A co-pay refers to an amount that an insured pays for a service that is covered by an insurance policy. Co-pay often occurs when insured individuals receive health care services, it is an out-of-pocket amount that the insured pays for such services. Oftentimes, co-pay is an agreement in health insurance plans that warrant an insured to co-pat for help services such as doctor consultation, doctor visits, drug prescriptions, and medical counseling. Co-pays are fixed dollar amount paid at the time the service is rendered, insured individuals pay the fixed amount on covered health service.
A Little More on What is Co-pay
“Co-Pay” is a term that suggests the involvement of an individual. When used in a health insurance plan, the insurance company and the insured party co-pay the amount charged for receiving a health care service. When an insured individual pays a co-pay, it is often a fixed dollar amount determined by the insurer. The fixed dollar amount for a co-pay varies but ranges from $10 to $25 as determined by the insurance company and the amount charged for the health care service received by the insured. Also, a co-pay option in a health insurance plan may mean different amounts for different individuals, also, the nature of the service received determines the co-pay charge.
How Do Co-pays Affect Insurance Premiums?
In every insurance policy, the insured party must pay a premium which is the amount paid to the insurance company before a policy or coverage can take effect. Amount paid as premiums have a direct impact on co-pays so also do co-pays reflect the premiums paid. The premium paid for an insurance policy determines the co-pay the insured party will be liable for. The higher the insurance company co-pays for a health care service, the higher the premium to be paid by the insured. Similarly, insurance plans where the insured paid a low premium, such insured will have high co-pays, vice versa.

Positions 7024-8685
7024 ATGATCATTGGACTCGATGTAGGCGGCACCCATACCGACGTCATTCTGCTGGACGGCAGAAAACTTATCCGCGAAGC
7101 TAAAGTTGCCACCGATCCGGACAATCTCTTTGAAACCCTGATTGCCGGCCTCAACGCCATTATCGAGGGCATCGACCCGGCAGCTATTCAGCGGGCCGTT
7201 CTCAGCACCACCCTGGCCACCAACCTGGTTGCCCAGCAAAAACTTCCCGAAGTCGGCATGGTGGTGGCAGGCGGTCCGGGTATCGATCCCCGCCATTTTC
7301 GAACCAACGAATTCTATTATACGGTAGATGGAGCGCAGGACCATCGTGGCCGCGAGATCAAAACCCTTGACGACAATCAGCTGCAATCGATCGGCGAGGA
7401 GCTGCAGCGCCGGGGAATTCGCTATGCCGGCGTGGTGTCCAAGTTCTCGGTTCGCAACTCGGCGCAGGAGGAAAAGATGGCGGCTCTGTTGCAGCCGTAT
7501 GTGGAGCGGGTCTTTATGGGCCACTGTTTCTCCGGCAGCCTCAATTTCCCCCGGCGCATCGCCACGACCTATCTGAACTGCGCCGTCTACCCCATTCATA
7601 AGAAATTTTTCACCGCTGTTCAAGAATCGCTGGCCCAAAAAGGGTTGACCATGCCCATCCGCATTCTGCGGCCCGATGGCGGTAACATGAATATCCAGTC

How Do Co-pays and Deductibles Affect Each Other?
Deductibles is another term that occurs in insurance coverage, in certain cases, insured individuals might need to pay an out-of-pocket amount before the insurer settles the claim and refunds the amount paid. Deductibles and co-pays have a connection; when an insured has an outstanding amount as deductibles, he is entitled to full coverage until the outstanding amount is settled by the insurer.
For instance, if Mr A is an insured individual with Insurance Company XYZ, and has a health insurance plan where Mr A is required to co-pay $10 on every health care service. If Mr A has an amount deductible of $1,000 with the insurance company, Mr A will not co-pay the medical service received until the entirety of the amount deductible is exhausted.
How Do Co-pays and Co-insurance Work Together?
Co-insurance is often mistaken for co-pay but bith terms are different. In a co-pay, an insured pays a fixed out-of-pocket dollar amount for every health care service he receives. A co-insurance, on the other hand, allows an insured to pay a percentage of the amount charged for a medical service rather than a fixed dollar amount. For instance, an insured can pay a fixed amount of $10 in a co-pay agreement while he pays 10% of the health care service in a co-insurance agreement.